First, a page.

person wearing vr headset

Wow Value in the Experience Economy

person wearing vr headset

Have you heard of the experience economy? The term itself was coined in the late 1990s and has its roots in books dating back to before 1970. The concept is simple: it’s an economy focused on how goods and services can affect people’s lives. Instead of a consumer wanting an object such as a VR headset to be adorned and admired, the consumer instead focuses on what the VR headset does to affect their life. For example, the VR headset can transport them somewhere else, release fear, fun, or even help teach and learn. Never has this economy been stronger than it is today with millennials driving the charge.

Keep in mind that this concept is no different for AV as it is for say – car sales. Of course, we want to know the specifications and details of the car and its appearance. But no decision is made until you’re in the seat and driving the car – that experience defines your buying decision. No word or specification matters if you are not comfortable in the vehicle and the vehicle is simply not right for you.

Looking to 2022 and looking to the future, the experience economy is a growing movement more than a business model. It has become a concept driven by a visceral emotional response that transcends physical things like products and services and elicits a unique human response. Rarely, if at all, does the product or service even come into the conversation. Perhaps this can be attributed to the lack of experiences, shared or individual, over the past few years. Everyone has felt, more than ever, how vital experiences are, especially shared experiences.

Fortunately, with Moore’s Law reaching its threshold, there are many accessible innovative products and services on the market today that didn’t even exist a decade ago. We have incredibly intuitive hardware and service options that are uniquely based on enhancing our human experience and stimulating an emotional response.

As an industry based solely on two key human senses – sight and hearing – we really play a leading role in shifting the human experience into different realms. If your AV team just sells the newest boxes and models as the items consumers need, then the whole world is your competition. If you’re selling the experiences that can be created in today’s technology, then the world is your playground and imagination is your only competition.

This topic/article is in no way an insult to hardware or service providers. No way! Without the amazing and innovative hardware options and highly skilled service teams/tools, we wouldn’t even be able to imagine and create these immersive and experiential experiences. We owe them everything.

Instead, the main takeaway here is that hardware and service are for the most part just as critical to us sellers as they are to designers, builders, creators. But for the person experiencing the event or moment that was created, it is the visceral emotional response to that moment that drives desire and need. The tingle in the spine, the hair that stands on end in the neck – kids want ASMR! (Don’t worry, I’ll write about that acronym another time.)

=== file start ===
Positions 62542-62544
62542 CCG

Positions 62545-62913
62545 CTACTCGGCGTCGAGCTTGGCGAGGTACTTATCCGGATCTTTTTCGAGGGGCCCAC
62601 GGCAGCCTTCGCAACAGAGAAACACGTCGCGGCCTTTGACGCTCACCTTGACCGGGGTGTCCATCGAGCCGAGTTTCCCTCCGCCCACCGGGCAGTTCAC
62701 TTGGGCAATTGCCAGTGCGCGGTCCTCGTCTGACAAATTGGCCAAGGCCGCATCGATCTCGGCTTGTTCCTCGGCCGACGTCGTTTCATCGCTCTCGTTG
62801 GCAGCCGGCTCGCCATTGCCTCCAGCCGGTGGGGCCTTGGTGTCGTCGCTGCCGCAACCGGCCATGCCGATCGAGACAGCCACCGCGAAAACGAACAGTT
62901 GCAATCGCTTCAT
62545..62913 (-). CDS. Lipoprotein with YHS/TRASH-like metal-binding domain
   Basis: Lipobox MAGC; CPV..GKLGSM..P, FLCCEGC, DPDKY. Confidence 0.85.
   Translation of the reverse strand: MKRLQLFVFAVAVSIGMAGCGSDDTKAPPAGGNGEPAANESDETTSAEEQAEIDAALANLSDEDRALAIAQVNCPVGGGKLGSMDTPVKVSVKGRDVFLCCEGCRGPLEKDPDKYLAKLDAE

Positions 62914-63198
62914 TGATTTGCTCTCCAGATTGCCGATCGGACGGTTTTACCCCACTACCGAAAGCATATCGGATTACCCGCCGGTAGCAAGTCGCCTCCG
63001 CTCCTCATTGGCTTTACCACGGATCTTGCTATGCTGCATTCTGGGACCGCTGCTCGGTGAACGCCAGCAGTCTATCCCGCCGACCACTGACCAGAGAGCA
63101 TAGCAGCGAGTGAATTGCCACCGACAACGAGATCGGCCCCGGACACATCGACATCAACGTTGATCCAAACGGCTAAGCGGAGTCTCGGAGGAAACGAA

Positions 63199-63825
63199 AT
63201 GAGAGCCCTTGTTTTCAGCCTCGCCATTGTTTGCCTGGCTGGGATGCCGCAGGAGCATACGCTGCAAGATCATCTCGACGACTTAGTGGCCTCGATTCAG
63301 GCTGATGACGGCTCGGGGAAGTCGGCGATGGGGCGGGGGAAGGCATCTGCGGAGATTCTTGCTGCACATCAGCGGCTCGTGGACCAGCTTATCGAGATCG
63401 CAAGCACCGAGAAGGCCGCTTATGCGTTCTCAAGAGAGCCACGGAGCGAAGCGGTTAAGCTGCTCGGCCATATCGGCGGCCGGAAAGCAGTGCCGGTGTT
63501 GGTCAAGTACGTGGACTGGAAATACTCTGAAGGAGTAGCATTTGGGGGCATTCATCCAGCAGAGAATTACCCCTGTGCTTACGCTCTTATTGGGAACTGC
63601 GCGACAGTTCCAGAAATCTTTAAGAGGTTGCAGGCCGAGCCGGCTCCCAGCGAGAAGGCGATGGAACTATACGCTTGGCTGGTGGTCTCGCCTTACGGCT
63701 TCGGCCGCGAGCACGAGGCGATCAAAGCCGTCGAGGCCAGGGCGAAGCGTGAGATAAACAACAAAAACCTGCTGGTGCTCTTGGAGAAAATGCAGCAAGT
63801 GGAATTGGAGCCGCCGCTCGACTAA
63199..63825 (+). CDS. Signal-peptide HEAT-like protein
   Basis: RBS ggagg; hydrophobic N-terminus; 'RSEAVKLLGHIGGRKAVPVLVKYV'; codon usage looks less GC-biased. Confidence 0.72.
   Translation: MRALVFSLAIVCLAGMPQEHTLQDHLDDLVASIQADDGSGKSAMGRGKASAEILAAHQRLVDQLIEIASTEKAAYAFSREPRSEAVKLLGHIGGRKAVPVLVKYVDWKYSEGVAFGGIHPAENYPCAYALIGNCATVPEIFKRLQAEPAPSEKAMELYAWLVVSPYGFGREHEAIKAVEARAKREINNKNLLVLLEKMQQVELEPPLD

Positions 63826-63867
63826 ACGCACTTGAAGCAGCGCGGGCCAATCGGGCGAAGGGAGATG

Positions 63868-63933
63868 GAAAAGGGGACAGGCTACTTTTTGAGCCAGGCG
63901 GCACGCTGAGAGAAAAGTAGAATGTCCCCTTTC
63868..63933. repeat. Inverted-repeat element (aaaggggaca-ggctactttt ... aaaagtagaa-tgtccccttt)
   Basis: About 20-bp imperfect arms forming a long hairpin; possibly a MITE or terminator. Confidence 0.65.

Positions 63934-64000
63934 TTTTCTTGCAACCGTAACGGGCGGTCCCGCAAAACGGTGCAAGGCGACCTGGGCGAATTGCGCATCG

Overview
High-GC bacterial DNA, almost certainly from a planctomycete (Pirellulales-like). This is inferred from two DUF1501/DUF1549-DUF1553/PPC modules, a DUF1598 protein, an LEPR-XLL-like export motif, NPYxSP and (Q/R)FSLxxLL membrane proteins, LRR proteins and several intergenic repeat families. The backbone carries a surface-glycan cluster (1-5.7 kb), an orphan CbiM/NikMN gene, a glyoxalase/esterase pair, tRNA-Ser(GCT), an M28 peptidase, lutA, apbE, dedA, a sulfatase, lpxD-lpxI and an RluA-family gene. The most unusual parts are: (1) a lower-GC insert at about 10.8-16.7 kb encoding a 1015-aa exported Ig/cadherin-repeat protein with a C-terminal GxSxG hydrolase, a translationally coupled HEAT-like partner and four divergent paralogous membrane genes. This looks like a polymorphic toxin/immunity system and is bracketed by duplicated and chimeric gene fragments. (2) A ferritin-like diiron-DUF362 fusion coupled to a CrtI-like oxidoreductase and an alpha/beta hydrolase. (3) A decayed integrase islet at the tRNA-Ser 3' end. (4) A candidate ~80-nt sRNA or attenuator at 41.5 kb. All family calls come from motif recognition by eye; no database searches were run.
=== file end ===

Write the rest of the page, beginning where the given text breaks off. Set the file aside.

Going forward, as audiovisual professionals, we need to recognize this economy, and we need to make sure we talk to it and steer our businesses towards it. We are actors of human meaning; we should be able to talk about it and engage at that level. Your company should be looking to hire creatives, out-of-the-box thinkers, and people who can translate complex thoughts into cohesive concepts.

Too often, when we’re at the table, the conversation boils down to the latest shiny piece of hardware, a cool feature, or an engineering marvel. The conversation starts to revolve around specs and requirements, cost and feasibility – and of course, all of that is very important. Sales and engineering are essential for business. But when you’re seated at a table of speakers who are professionals and experts in their field, they don’t care what you say. It looks like technical jamming – the technicians are speaking in a language they don’t understand. This often alienates the customer and makes them less likely to invest in you, let alone any concept or innovation you might sell.

This is when you have to remember the experience economy. Slow down, take a step back and look at things differently. Your client is rarely an AV professional — that’s why you’re here! Instead, your customer or consumer is looking to you to find out what technology can do for them. How can their lives and those of their employees or consumers be enhanced with your technology-based AV solution? What will impact their business? What will enrich their offer? How can you give them wow value and get people to engage with their brand? These are important topics for the stakeholders around the table.

So the next time you kick off a meeting with a client, remember what you’re there to do. Do you sell the boxes? Or are you selling the experience? Are you connected on a human level? or upload your product knowledge? I guarantee that if you can connect with people’s emotional needs and desires for their business or consumer, and design a system that engages the senses, you will undoubtedly be more successful than if you just don’t. not. The success of the experience economy is only growing, and we can be leaders in this movement.

#Wow #Experience #Economy

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